Though the man is responsible to take the public place in regard to speaking on behalf of God, the emphasis as regards the woman is rather upon her deportment as before the eyes of others. The man is to have the spirit of subjection in the manner of his praying: in like manner the woman is to have the spirit of subjection in her silent, lowly conduct of godliness. Decent deportment is to be coupled with decent dress: nothing should be ostentatious in one way or the other. The unseemly drawing of attention by means of costly attire, jewelry and gold, is far from reflecting the character of her Lord and Master. Equally offensive of course would be a slovenly, careless deportment, for this has its roots in the same pride and self-will as does the other. The details of dress, etc., would surely be easily and rightly adjusted where faith and godliness are in true exercise, as opposed to the common self-will and self-expression of our day. But positive "good works" stand over against the negatives that are to be avoided.

1 Corinthians 14:1-40 is clear that the woman is not to speak at all in the assembly. In our present chapter it is shown that teaching is not for her, whether in the assembly or elsewhere, if any public character of things is involved. At least, if men are present, it is not the woman's place to teach. The instructing of women or of children in less public circumstances could hardly come under the same restriction, but the woman must be careful that her teaching in any case does not put her in a place of any kind of prominence. It is in fact her glory to be in quietness. The reason for this given here is to be closely observed! Adam was first formed, then Eve. It is-simply order in God's creation, with no question of moral superiority or inferiority involved at all, nor any question of ability. It is God's order, and any infraction thereof is disorder.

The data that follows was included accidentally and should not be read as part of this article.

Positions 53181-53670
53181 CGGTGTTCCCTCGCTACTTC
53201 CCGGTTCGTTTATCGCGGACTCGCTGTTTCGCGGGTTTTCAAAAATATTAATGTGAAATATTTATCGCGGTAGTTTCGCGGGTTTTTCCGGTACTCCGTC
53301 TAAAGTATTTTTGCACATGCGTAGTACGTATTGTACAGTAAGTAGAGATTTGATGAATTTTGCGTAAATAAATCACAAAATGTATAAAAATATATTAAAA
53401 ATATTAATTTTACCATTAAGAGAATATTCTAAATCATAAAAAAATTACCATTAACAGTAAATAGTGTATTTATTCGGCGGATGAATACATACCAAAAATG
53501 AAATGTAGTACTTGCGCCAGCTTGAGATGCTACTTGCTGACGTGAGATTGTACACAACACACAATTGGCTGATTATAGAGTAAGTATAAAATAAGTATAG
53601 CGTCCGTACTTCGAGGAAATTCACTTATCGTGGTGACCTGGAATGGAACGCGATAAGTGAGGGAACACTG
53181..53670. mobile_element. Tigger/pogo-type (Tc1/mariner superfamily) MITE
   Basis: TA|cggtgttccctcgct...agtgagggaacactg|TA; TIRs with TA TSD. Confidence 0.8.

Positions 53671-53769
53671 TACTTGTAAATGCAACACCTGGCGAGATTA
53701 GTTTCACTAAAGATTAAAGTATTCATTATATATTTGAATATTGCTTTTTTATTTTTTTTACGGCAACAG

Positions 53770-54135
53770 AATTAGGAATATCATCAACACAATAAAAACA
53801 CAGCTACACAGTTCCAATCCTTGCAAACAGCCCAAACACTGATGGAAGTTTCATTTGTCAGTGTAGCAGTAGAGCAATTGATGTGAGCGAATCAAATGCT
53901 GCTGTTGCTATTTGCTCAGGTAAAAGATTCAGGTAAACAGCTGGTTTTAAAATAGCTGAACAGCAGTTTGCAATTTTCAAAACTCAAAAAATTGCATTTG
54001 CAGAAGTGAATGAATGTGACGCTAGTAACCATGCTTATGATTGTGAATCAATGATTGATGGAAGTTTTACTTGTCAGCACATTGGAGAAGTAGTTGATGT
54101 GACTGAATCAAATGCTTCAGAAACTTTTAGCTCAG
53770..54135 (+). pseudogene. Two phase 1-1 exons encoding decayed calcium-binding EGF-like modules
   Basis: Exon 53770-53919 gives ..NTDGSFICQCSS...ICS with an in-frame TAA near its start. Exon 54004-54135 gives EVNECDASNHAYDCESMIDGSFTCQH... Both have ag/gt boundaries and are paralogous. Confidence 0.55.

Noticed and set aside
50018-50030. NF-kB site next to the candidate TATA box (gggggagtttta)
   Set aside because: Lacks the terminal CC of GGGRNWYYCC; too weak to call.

This is emphasized too by the fact that Adam was not deceived, but the woman, being deceived, was in the trans-gression. The woman did have a safeguard if only she had remembered the woman's place. When Satan tempted her, she could simply have referred the matter to Adam; for here was a case of the tempter ignoring her head, and coming to the weaker vessel. Adam was not deceived, but sinned with his eyes wide open, no doubt out of affection for his wife. Certainly he is no less responsible: it is guilt in both cases; but this still illustrates the fact that man, being characterized particularly by intelligent and deliberating judgment, is fitted for the public place; and woman, more rightly marked by her feelings and intuition, is fitted for the more quiet place of subjection.

Childbearing is consistent with this lowly place, but a blessed honor nevertheless which is not given to the man. If any woman is inclined to question these things, she may well be greatly benefited by considering the many godly mothers of Scripture, whose subject lowly character shines with a beauty that can be seen in no other way. Yet, let us notice too that her being "saved in childbearing" is conditional not only upon her own continuing in faith and love and holiness with discretion, but upon this being true of both husband and wife: "If they continue." This surely impresses upon us the vital value of true spiritual unity in the marriage rela-tionship: a woman who marries an ungodly husband could not claim such a promise as this.

Bibliographical Information
Grant, L. M. "Commentary on 1 Timothy 2". Grant's Commentary on the Bible. https://www.studylight.org/commentaries/eng/lmg/1-timothy-2.html. 1897-1910.